equivalent to a powerful audio amplifier to produce the high current for the pr
imary coil of the transformer (the frequency of mains AC current is roughly equi
valent to the lowest notes on a bass guitar).
Sine Wave inverter diagram
The transformer, while being very useful, does not do something for nothing. Whi
le increasing the voltage, the current will be reduced, and the power (voltage x
current) will stay the same (less any inefficiency of the transformer). In othe
r words, to get 1Kw of high voltage AC current out, you have put 1Kw of low volt
age AC current in.
Grid Tied Inverters
If the above example were a grid tied inverter, ie able to feed power back into
the national grid, it would need to use a sample of the mains voltage to then be

amplified within the inverter, or to synchronise the oscilator with that sample
.
Grid tied inverters will also sense if there is a "power cut" and disconnect the
mselves from the grid. If they did not have this facility, in the event of a pow
er cut, your inverter would be attempting to power all your neighbours houses an
d would present an electrocution risk to anyone working on power lines that had
supposedly been turned off.

Sinewave vs Modified Sinewave


True sinewave inverters supply power with an output waveform that matches that o
f conventional shore power. All appliances running on this time of inverter sho
uld run in a completely normal manner. Modified sinewave inverters actually use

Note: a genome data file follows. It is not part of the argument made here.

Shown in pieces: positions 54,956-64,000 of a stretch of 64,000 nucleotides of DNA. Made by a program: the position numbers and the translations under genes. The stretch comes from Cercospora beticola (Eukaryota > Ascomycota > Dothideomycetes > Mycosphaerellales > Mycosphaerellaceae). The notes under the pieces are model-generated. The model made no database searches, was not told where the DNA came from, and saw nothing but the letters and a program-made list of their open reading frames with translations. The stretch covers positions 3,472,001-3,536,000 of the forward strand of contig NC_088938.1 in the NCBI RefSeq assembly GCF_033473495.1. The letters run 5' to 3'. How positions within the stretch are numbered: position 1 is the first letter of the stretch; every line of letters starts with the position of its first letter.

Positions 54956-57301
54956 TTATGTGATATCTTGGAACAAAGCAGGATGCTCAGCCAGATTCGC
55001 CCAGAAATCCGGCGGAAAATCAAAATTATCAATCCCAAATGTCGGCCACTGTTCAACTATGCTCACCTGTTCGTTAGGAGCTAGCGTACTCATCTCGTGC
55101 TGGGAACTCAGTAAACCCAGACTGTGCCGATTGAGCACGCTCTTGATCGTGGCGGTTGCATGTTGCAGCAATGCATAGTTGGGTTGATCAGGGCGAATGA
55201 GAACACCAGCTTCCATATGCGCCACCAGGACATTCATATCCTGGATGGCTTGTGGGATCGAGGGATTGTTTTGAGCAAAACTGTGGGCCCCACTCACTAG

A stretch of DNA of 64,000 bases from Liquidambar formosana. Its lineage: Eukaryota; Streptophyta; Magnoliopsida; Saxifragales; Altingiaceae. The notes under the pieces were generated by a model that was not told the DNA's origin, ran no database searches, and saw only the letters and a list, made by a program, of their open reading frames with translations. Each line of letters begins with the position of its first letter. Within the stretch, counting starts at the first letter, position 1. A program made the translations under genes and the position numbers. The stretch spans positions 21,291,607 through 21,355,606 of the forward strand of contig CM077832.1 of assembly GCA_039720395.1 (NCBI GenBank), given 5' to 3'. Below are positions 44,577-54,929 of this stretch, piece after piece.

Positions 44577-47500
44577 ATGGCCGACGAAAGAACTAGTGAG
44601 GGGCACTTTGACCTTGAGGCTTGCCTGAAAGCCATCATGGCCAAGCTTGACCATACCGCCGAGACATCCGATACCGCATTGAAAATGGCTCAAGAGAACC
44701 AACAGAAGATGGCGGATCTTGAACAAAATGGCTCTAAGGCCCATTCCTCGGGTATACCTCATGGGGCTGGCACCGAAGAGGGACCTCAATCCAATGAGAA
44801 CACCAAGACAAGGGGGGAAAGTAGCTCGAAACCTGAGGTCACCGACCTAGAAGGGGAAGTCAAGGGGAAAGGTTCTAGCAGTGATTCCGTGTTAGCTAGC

a square wave output where the duration of the pulses is adjusted to match the
demand of the load. They work well for most applications but can cause motors t
o run hot and so may not be suitable for extended duration running of air condit
ioning or refrigeration motors. They can also cause small battery chargers and
converters such as laptop power supplies to run hot, and there are sometimes pro
blems with speed controllers, timers and other equipment. True sinewave inverte
rs tend to be more expensive but dont suffer the same problems described above.
A: The following gadgets work well with a modified sine wave: electric blankets,
computers, motor-driven appliances, toasters, coffee makers, most stereos, ink
jet printers, refrigerators, TVs, VCRs, many microwave ovens, etc.
Appliances that are known to have problems with the modified sine wave are some
digital clocks, some battery chargers, most light dimmers, some battery operated
gadgets that recharge in an AC receptacle, some chargers for hand tools (Makita
is known to have this problem in the past). In the case of hand tools, the prob
lem chargers usually have a warning label stating that dangerous voltages are pr
esent at the battery terminals when charging. We would like to add to this FAQ a
ny appliances that you have had trouble with, or had success with, using modifie
d sine wave inverters.
Q: Why don't I measure rated voltages when using a multimeter on my modified sin
e wave inverter?
A. The rated voltage is an RMS (root mean square--they square the value to make
sure it is always positive, then average it, then take the square root of the av
erage to make up for having squared it in the first place) measurement. Most mul
timeters are designed to give correct RMS readings when applied to sine waves, b
ut not when they are applied to other waveforms. They will read from 2% to 20% l
ow in voltage. Look for a voltmeter that brags about "True RMS" readings, and th
at will read correctly no matter what the wave shape is.
Q: Why would you use a 24 volt inverter instead of a 12 volt inverter?
A. At a given power rating a 24 volt inverter will need half the current as a 12
volt inverter. This makes the entire system more efficient, and since high curr
ent transistors are expensive, the inverter will be cheaper.